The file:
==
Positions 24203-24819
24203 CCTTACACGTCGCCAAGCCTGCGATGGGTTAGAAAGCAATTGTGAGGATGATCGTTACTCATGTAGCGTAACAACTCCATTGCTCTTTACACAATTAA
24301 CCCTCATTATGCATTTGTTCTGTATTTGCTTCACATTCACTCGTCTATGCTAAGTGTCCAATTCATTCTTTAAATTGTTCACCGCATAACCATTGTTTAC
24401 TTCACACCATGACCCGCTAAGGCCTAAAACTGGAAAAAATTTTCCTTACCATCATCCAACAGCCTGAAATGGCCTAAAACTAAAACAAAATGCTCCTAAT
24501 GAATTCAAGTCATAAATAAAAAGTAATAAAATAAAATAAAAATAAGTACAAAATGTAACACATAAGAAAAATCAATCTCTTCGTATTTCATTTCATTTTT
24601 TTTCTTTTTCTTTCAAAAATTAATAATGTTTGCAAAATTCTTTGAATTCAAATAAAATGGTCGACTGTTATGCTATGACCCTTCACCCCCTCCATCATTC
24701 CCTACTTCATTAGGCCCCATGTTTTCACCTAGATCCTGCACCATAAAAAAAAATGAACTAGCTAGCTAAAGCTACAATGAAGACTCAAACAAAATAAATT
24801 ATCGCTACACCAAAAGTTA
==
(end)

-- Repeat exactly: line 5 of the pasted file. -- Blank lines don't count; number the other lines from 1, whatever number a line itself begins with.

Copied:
24501 GAATTCAAGTCATAAATAAAAAGTAATAAAATAAAATAAAAATAAGTACAAAATGTAACACATAAGAAAAATCAATCTCTTCGTATTTCATTTCATTTTT